• Chronic Inflammation GWAS (Ligthart et al. 2018): associations with plasma C-reactive protein, a measure of chronic inflammation, in more than 312,000 individuals.
  • COGENT-Kidney Consortium eGFR GWAS (Morris et al. 2019): associations with estimated glomerular filtration rate (eGFR) in over 204,000 subjects.

FOCUS on tissue enrichments

Although the genetic association results in the T2DKP identify sequence variants that are associated with the risk of developing T2D, it is rarely straightforward to identify the genes that are responsible for these associations, and in which tissues they act. Making connections between variants, effector genes, and tissues is essential for a better understanding of disease genes and pathways and for the development of new therapeutics.

To help researchers make these connections, we are assembling a toolkit of cutting-edge computational methods and applying them across all of the data in the T2DKP. The methods integrate GWAS data with transcriptomic data, tissue-specific gene expression results, eQTL data, and more to predict the probability of associations between variants, genes, phenotypes, and tissues. We present these results in interactive FOCUS (Find Orthogonal Computational Support) tables.

We previously added to the Gene page a Gene FOCUS table that presents results to help researchers evaluate candidate causal genes around a genetic association signal (read our blog post describing this interface). Now, we have added a Tissue FOCUS table presenting results that can suggest which tissues or cell types may be relevant for a disease or trait of interest. 

The table is currently accessible via a link on the home page:


To use the table, choose a phenotype of interest to see p-values for different tissues, denoting the significance with which variants associated with that phenotype are enriched in each tissue. The methods used for these predictions are DEPICT, GREGOR, and LD score regression (LDSR). Find complete details about the table and methods in our downloadable documentation.


Improvements to the custom burden test

Some sequence variants are biallelic or multiallelic: that is, the reference nucleotide may be substituted by two or more different nucleotides or indels.  Previously, in the custom burden test (found on T2DKP Gene pages) these variants were treated as a single allele. Now, the software underlying the custom burden test has been updated so that it treats multiple alleles separately, offering the ability to choose whether each allele of a multiallelic variant should be included in or excluded from the custom burden test. Stay tuned for other major improvements to the burden test, including the ability to use several different aggregation test methods, coming to the T2DKP in the near future!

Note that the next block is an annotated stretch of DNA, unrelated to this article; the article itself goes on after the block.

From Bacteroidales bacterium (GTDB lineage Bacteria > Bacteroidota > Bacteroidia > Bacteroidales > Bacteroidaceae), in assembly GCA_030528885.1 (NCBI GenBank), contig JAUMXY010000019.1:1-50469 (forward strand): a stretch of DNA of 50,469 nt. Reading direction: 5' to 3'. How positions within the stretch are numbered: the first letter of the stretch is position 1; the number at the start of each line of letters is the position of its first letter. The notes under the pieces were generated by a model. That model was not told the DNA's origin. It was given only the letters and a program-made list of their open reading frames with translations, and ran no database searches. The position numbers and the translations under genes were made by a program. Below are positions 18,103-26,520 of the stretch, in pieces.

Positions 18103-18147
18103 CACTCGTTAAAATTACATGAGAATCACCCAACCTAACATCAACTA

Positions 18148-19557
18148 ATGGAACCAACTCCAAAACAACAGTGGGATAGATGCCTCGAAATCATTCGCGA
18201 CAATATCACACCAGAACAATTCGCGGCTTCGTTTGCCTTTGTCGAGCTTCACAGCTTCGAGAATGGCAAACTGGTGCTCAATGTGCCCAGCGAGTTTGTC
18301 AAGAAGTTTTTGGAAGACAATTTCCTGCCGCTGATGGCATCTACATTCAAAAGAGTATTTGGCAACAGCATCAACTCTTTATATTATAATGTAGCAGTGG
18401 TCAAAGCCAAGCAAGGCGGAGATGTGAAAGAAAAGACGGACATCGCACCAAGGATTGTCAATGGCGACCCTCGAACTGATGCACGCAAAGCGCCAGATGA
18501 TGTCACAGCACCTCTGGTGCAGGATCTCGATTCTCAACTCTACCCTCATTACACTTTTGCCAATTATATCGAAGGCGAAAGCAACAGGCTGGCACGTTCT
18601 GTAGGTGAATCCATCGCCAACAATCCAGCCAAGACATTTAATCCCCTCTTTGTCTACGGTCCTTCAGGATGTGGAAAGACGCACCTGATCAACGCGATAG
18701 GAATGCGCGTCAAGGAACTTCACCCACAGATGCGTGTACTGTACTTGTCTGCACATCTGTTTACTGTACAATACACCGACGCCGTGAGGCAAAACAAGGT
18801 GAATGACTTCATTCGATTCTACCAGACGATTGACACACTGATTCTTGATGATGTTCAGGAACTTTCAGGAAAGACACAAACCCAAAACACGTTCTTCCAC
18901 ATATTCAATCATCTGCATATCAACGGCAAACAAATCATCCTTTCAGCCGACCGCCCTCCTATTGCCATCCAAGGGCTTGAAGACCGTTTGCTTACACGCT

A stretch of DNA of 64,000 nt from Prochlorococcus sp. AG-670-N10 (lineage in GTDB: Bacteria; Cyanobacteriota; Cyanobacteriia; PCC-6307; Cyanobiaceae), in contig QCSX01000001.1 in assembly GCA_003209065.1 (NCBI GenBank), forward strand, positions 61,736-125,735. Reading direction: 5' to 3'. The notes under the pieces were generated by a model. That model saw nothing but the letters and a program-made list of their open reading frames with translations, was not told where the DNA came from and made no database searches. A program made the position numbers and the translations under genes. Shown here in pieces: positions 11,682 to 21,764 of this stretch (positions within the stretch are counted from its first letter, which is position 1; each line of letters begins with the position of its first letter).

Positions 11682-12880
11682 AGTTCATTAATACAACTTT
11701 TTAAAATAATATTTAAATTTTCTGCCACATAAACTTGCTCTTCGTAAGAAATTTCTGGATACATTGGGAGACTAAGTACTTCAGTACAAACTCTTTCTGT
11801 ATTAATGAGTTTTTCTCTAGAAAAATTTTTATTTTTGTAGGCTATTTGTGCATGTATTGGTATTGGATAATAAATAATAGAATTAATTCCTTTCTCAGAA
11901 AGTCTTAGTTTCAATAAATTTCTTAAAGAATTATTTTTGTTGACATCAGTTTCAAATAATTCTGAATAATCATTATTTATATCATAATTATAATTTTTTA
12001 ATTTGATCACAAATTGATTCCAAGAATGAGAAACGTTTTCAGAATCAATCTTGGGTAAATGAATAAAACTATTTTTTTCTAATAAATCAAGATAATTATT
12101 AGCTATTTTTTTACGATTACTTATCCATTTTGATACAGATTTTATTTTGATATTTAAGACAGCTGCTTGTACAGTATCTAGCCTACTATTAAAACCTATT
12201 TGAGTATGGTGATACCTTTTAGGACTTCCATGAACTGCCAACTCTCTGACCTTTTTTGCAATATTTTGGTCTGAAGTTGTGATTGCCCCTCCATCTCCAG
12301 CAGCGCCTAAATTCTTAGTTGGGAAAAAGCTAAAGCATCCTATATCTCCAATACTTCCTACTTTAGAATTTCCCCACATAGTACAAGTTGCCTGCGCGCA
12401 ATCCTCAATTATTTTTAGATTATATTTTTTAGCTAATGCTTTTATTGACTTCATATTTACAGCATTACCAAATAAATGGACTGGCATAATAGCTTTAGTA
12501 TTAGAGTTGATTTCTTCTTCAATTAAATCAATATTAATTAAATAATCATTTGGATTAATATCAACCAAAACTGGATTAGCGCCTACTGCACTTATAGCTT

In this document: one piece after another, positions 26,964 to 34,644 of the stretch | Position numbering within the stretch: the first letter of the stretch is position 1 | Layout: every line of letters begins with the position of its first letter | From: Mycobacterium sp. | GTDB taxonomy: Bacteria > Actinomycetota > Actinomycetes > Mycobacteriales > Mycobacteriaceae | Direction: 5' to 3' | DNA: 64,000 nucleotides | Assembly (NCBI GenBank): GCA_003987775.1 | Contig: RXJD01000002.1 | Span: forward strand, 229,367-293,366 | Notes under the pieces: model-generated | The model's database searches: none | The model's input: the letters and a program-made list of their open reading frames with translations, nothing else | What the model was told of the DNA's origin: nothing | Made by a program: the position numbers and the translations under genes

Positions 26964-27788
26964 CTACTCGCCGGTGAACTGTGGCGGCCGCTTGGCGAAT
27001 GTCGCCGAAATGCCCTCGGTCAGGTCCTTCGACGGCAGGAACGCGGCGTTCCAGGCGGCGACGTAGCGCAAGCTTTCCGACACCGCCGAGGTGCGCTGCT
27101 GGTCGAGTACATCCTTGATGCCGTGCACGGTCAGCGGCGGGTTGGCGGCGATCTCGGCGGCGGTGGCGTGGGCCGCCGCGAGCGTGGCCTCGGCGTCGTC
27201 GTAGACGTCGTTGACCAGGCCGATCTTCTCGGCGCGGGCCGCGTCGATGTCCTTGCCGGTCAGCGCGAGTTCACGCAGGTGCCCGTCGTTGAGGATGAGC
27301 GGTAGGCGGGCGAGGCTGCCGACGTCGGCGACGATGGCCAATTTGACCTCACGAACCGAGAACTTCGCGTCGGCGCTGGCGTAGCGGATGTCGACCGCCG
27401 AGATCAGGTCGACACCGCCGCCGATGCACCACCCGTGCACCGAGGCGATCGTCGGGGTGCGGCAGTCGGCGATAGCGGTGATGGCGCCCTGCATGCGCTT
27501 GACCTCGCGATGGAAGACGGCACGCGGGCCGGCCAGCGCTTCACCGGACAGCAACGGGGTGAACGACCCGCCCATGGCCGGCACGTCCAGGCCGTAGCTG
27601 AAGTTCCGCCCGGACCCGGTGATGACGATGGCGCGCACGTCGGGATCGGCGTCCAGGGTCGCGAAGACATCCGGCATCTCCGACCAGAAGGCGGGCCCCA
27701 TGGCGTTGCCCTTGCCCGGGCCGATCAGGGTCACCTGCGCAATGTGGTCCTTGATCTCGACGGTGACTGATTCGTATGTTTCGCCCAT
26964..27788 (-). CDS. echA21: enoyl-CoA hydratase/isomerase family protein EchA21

New videos

Continuing with our series of short videos documenting various features of the T2DKP, we are releasing a new video that describes the interactive table of predicted T2D effector genes. The recording of our most recent webinar, covering gene-specific resources in the T2DKP, is also now available. Links to both videos can be found on the T2DKP home page and Resources page, as well as on the Broad Institute YouTube channel.


Upcoming webinar

Join us for our next webinar on Thursday September 26 at noon EDT! We'll announce the agenda and connection information in this space in the coming weeks.

Thursday, July 11, 2019

T2DKP webinar Thursday, July 18

Join us at noon EDT on Thursday, July 18 for an interactive workshop featuring gene-specific resources in the T2DKP. We’ll first cover two new types of information on T2D gene associations: predictions of T2D effector genes, and gene-level T2D association scores. Then we'll delve into the Gene page with its comprehensive information for T2D and many other phenotypes, focusing on how the T2DKP can help researchers prioritize genes within a GWAS locus for further investigation. See below for the agenda.

This session may be attended as an online webinar (connection information below) or in person at the Broad Institute in the 415 Main St Board room (mezzanine level), where lunch will be provided.